Thank You, Reality TV

Now that we are entering the 11 month of absolute pandemonium because of the pandemic, I have seen a lot of people reflecting on the past year. We question, as I saw in a meme, how can March be next month when it is also last month? As the infinite time loop movie that we have all been dragged into continues, this next month offers us a chance to review how we have changed, what we were doing in March 2020, and the first popular Tik Tok sounds and trends. For me, I have been thinking a lot about the things that I am grateful for and have helped me to get through this very turbulent time. Obviously, I value my friends and family, movies, banana bread recipes, youtube workouts, but I think the one thing that has been able to bring a sense of normalcy, connection, and fun to my life, and that of many others, is reality TV. 

It sounds like an exaggeration but reality TV has really stepped up to the plate during this pandemic. From Bravo to the Bachelor, networks have been pumping out new content as well as streaming old ones. Netflix had major success with Love is Blind, Too Hot to Handle, Selling Sunset, and the Circle. Recently, under pandemic conditions, ABC has held The Bachelorette and The Bachelor, with all contestants following strict COVID quarantines (even to be sent home the day after release). Andy Cohen continues to host his nightly talk show, Watch What Happens Live, discussing all the nightly housewife drama, with guests via Zoom. These networks have continued to fill our TVs with the lives of others in a time when we really want to watch anyone's lives but our own.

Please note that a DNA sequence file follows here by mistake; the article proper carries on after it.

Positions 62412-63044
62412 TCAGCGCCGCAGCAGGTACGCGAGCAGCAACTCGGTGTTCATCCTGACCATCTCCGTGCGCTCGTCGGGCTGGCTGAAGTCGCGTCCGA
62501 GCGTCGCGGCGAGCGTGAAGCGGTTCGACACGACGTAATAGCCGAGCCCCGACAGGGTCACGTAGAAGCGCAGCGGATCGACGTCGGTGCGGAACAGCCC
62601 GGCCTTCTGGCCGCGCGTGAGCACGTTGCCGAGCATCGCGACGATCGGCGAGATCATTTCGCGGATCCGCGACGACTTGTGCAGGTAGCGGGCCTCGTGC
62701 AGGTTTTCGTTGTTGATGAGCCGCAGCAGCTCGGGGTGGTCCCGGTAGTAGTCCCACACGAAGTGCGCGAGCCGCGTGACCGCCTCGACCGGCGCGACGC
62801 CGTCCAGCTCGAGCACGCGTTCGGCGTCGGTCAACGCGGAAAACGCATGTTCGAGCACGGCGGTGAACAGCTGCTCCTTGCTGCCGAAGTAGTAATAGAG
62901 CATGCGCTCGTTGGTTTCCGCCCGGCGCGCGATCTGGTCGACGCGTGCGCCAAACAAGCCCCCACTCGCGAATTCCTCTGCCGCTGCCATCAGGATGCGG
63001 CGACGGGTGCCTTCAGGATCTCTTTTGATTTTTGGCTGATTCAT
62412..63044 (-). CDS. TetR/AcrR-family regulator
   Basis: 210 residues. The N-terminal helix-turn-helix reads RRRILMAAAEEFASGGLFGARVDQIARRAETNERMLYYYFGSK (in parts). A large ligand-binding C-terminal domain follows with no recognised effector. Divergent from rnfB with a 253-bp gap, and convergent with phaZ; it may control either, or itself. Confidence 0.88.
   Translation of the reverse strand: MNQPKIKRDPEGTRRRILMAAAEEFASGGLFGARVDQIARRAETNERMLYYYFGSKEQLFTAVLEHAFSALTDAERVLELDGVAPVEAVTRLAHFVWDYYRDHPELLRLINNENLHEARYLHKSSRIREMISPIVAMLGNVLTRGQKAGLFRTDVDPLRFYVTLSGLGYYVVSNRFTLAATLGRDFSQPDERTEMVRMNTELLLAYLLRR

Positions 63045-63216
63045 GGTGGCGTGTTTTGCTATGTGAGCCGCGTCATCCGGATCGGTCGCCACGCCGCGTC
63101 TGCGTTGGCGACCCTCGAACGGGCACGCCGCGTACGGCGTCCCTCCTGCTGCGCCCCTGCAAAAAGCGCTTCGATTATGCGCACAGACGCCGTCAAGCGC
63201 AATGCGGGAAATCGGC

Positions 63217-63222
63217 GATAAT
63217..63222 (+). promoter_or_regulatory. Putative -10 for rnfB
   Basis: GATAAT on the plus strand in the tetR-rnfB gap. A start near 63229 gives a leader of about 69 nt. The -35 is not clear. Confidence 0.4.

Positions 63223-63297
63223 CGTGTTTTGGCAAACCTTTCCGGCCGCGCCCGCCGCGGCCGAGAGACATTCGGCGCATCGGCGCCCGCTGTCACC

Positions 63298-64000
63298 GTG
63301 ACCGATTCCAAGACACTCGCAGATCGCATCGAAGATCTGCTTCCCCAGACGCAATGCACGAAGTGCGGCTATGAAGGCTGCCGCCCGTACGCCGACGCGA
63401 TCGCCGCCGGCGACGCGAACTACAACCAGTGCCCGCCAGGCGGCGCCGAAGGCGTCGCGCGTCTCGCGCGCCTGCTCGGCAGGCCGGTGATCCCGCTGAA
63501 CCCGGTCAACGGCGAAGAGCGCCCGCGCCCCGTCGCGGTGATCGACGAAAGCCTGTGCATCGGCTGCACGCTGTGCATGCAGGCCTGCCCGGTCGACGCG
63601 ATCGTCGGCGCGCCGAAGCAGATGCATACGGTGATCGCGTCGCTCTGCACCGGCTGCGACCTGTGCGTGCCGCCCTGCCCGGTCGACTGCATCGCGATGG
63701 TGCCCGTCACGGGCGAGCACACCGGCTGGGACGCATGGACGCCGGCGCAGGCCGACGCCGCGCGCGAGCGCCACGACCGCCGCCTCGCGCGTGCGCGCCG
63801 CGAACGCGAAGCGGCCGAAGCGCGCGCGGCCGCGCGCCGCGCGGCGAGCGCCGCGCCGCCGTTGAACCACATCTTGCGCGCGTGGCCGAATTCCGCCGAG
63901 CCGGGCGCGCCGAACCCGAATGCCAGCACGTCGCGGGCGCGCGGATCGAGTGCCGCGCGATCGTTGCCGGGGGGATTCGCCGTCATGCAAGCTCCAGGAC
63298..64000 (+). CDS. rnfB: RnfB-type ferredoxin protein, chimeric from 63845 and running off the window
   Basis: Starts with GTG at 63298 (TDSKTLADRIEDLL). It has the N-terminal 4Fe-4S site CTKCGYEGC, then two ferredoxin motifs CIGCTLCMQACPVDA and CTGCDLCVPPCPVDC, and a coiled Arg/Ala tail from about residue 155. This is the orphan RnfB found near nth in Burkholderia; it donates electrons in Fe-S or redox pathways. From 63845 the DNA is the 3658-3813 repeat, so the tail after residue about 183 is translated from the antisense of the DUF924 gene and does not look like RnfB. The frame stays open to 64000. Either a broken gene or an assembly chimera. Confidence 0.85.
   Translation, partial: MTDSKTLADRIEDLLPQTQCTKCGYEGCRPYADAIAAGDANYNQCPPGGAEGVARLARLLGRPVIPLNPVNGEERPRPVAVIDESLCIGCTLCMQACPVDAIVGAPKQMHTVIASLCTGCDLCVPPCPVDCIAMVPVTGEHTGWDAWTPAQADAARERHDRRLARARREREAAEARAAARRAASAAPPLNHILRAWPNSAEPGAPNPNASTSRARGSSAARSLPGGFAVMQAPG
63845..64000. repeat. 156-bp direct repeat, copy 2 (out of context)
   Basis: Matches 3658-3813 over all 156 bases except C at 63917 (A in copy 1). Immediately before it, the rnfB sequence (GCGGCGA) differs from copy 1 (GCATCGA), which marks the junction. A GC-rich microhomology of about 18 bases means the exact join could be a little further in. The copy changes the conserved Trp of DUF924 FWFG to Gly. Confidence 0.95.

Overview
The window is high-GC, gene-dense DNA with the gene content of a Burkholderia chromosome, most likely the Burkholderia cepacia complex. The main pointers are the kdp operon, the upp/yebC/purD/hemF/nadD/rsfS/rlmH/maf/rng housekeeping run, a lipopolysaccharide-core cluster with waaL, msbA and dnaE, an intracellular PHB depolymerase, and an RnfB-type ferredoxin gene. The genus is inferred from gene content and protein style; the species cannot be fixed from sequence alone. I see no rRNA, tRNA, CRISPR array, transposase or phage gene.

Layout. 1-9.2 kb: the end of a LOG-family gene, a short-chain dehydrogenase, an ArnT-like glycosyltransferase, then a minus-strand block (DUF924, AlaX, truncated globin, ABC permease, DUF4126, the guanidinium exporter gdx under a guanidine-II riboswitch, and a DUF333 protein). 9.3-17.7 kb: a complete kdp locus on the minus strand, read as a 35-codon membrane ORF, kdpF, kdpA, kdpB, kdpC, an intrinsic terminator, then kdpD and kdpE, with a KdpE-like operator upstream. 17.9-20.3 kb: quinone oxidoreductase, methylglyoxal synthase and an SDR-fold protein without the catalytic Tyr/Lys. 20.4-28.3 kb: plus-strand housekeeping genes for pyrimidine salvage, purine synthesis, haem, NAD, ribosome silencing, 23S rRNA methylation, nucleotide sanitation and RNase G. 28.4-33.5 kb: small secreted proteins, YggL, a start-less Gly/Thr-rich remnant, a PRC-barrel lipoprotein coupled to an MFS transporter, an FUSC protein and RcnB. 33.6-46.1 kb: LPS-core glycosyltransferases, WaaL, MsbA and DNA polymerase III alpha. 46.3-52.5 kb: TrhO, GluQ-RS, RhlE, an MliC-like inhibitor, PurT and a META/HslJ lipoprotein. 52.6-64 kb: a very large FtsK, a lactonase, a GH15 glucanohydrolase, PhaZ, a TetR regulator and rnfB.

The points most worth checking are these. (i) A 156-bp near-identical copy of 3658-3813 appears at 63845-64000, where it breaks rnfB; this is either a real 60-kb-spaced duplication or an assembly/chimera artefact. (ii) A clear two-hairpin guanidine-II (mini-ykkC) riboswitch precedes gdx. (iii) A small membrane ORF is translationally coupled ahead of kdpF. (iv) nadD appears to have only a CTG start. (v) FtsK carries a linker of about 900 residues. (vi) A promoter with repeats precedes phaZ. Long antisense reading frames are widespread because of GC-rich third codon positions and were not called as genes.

Kit and Matt on The Bachelor ABC/Craig Sjodin

Reality TV brings a sense of normalcy, as we can still watch our favorite cast of characters and even see how they react to the coronavirus, for good and for bad. My mom is a Bravo-holic, one might say, and not only watches Andy Cohen and the housewives every night, but has started listening to Bravo podcasts as well. 

These TV shows are more than just a way to pass the time, but they are a way for people to connect and bond at a time when that is most difficult. Although we  can no longer have Bachelorette watch parties on Monday night, you can still have group chats where you send memes or theories about frontrunners, or tweet about the stupid dad jokes Chris Harrison makes. Last March, it seemed like the whole world collectively was watching Love is Blind and joking about Jessica saying her age every other minute. In a time where we were all isolated and scared, a collective experience of watching reality TV allowed viewers to distract themselves from the unknown future and know at least we were all going through the same situation. 

Now I watch old episodes of the Jersey Shore in hopes of somehow making my way to Karma nightclub soon and fistpumping with Pauly D, but for now being able to look forward to The Bachelor each week is keeping me going. So thank you, reality TV.